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Concrete Shrinkage Issues

By Robert G. Wilkin, P.E.

When concrete is mixed, there is much more water added into the mix for workability than is needed to hydrate the cement. 
This is done so that it easily combines with the cementitious materials in the mix.  This is called excess or free water.  Eventually, this water evaporates from the concrete leaving microscopic voids in the concrete matrix.  The evaporation causes the concrete to lose mass and shrink.  Cracks can occur in framed floor slabs and slabs on grade as a result of the concrete dragging (friction) on the support material as the concrete volume reduces.  Curling can also occur when the top (exposed) surface of a slab changes volume at a rate different than that of the slab surface on the (bottom) supporting material. 

Designers usually, or should, design control joints in the slabs so the cracks are controlled and form in reduced sections of the control joints.  An example would be the lines in sidewalks. 
Joints in normal concrete on-grade floor slabs are usually no more than 20’ – 30’ on center.  These can be tooled into the fresh concrete, as in sidewalks, or saw cut in the freshly set concrete.  Cutting the joints should be done the day after placement, at the latest, since shrinkage begins as soon as the concrete starts to cure and dry out.

Shrinkage is problematic not only due to the cracking of the concrete that can occur, but also from curling of the slab.  When the top of the slab dries faster than the bottom, the top surface shrinks more and can lift the slab at the edges near the control joints.  This can be a real concern if loads, such as forklifts, travel over the joints displacing the curled edges which can result in cracking and sub grade (pumping) displacement. 

There are a number of ways to reduce the detrimental effects of shrinkage in floor slabs.  Polymer fibers are now used in slabs on grade and permitted on metal decking to replace temperature steel in the concrete.  The temperature steel, usually welded wire fabric, is typically found at the bottom of the slab, not in the middle where it would do some good.  The fibers help to bind the fresh concrete together and allow the concrete to gain strength during the early stages of curing.  At the same time, the fibers tend to distribute the volume changes that are going to occur in concrete regardless.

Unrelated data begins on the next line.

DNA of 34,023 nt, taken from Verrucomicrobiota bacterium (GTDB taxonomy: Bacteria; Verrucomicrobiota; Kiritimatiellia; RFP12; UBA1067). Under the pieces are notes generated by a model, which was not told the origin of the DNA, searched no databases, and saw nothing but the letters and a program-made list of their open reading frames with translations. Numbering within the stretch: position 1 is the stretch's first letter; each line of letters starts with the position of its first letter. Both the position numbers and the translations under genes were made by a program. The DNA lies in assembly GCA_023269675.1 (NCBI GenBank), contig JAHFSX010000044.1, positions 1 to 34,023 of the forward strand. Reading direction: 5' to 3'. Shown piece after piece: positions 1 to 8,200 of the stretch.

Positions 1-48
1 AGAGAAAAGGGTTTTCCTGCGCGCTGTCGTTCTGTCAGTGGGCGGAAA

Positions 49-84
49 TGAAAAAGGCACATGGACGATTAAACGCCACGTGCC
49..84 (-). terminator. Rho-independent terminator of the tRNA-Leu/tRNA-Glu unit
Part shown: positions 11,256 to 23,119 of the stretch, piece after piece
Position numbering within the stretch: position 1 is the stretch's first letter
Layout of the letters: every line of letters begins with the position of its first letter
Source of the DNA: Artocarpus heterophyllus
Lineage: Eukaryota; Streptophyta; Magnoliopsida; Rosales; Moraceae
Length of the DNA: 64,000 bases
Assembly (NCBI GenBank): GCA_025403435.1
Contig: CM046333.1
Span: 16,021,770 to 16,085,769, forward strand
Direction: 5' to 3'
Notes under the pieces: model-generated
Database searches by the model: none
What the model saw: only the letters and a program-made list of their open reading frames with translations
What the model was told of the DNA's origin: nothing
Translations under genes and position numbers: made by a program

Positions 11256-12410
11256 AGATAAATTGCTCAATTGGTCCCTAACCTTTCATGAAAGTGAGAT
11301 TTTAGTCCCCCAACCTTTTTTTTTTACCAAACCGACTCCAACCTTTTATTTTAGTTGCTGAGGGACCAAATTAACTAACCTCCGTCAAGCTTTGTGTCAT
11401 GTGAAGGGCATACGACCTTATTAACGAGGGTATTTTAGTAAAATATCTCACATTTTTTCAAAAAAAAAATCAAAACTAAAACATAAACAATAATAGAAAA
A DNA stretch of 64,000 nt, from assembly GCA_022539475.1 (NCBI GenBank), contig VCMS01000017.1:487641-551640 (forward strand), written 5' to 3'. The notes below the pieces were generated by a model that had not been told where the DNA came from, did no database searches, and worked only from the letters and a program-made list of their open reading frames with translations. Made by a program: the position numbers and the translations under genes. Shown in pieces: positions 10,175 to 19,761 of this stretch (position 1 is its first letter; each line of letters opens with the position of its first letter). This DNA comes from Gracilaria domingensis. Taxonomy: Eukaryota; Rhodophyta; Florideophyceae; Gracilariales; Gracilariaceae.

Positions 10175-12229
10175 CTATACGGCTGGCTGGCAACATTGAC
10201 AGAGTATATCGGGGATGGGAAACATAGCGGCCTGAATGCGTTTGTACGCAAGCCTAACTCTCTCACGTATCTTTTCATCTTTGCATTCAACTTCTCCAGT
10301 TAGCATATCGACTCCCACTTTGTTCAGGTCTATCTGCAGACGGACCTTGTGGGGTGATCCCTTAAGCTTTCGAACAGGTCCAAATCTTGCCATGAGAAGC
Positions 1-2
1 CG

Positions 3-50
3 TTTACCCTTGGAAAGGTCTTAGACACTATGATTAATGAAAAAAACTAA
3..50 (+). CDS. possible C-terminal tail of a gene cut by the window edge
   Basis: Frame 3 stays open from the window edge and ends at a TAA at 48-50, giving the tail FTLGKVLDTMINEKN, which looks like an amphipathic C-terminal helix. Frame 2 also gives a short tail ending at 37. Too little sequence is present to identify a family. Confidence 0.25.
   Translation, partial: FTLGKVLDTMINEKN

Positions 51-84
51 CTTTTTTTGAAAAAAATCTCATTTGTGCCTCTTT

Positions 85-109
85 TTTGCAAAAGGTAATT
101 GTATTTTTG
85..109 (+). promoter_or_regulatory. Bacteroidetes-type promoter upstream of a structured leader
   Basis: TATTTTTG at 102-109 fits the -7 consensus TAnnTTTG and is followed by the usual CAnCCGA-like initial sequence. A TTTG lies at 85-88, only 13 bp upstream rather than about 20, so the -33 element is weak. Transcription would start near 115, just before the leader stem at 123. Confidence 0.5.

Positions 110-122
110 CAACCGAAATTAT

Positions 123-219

There is hope however…please read on. 

There are shrinkage reducing add mixtures that can be incorporated into the concrete as well as water reducing admixtures.  The lower the water content in the mix, the less shrinkage is likely.  Also, increasing the size of the aggregate reduces the amount of cement required for strength.  This results in less water needed for hydration which also in reduces shrinkage.

Applying a curing compound or wet curing the new concrete slab also reduces the rate of the drying of the concrete until it has gained strength to counteract shrinkage tensile forces occurring as the concrete dries out. 

Curing compounds can interfere with the application of floor finishes and need to be carefully chosen.  An effective method of keeping the floor wet is using a felt backed plastic sheet or plastic over burlap to keep water on the surface continuously.  Concrete doesn’t like to be wet and dry cycled during curing which can cause the surface to chalk and alligator, so keep it moist. 

The addition of materials to the concrete and wet curing add cost but can significantly reduce shrinkage so that joint spacing can be significantly increased and cracks can be reduced.  This will save placement and maintenance costs, as well as decrease visual defects in exposed concrete.  That old saw “concrete will crack” is slowly giving way to improved placement and curing techniques and the addition of “magic elixirs.”